Matt Ruff talks about his masterful antiracist novel Lovecraft Country, out in paperback today

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I read and enjoyed Matt Ruff’s book, but it would be great if you also gave some attention to a Lovecraft-influenced anti-racist novel by a black person. Victor LaValle’s “The Ballad of Black Tom” is just as good as Ruff’s book and equally deserving of media attention. Perhaps in future you can run an article (preferably written by a black fan of the horror/fantasy genre) looking at modern books which are inspired by Lovecraft’s fiction yet aware of his racism?

Also, I really had to laugh at the irony of calling a book by a white person a “masterful antiracist novel.” White people still seeing themselves as masters even when it comes to anti-racism.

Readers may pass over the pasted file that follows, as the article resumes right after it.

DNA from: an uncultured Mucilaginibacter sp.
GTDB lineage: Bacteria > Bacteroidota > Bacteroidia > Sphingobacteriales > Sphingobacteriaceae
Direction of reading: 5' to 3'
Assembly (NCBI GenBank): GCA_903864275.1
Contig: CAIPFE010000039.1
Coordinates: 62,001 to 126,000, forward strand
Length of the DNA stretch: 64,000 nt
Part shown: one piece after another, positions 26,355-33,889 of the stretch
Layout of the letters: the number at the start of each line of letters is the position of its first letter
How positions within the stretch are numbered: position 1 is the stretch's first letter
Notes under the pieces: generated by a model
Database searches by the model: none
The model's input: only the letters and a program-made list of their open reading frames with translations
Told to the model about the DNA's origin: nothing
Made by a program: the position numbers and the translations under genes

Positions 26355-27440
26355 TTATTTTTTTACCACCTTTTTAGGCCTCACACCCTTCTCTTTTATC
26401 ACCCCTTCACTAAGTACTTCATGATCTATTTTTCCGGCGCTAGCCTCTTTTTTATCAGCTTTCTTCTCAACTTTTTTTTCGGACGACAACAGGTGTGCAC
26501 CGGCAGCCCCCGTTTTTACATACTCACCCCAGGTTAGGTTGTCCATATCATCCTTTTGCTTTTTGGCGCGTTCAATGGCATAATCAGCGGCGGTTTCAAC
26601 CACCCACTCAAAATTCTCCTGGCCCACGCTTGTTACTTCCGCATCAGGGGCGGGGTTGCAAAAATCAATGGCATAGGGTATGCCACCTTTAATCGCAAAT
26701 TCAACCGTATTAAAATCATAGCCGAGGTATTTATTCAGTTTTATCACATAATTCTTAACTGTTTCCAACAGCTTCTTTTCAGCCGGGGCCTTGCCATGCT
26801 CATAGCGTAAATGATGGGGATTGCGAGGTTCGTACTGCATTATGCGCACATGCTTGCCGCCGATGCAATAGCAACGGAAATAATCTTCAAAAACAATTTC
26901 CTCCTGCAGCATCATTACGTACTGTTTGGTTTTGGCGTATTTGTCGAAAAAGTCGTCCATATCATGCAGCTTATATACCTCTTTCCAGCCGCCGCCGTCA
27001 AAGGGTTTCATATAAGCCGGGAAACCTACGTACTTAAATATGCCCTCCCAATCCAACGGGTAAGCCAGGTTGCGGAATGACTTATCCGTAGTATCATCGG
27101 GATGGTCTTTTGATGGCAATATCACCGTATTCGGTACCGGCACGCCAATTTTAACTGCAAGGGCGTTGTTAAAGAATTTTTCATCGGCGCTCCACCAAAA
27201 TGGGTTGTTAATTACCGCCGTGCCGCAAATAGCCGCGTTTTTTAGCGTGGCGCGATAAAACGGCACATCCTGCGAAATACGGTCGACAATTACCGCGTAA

I would second Cory’s enthusiasm over this book - more a collection of short stories that are tied together as described above. Scary to think that the reality of the Jim Crow era was not that long ago (and seems to be trending back - judging by US race politics).

My only gripe upon completion was that each of these vignettes could have been a full-length novel in their own right. A bit of a missed opportunity there.

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I felt the same way. The sections were too long to be short stories, and too short to be novels in their own right. Each could have stood alone as novels, but ended in weird places for novels to end, like they just weren’t fully developed enough. They were interwoven, but not quite interwoven enough to be sections of a traditional novel. This isn’t the first book I’ve read like this, so it may just be a stylistic thing that I’m not accustomed to.

Other than that, I highly recommend this book. It’s one of those horror fantasy books where the real horror takes place outside the fantasy world, and was heavily inspired by real life events. It reminded me a little of Pan’s Labyrinth in that respect.

Thank you!

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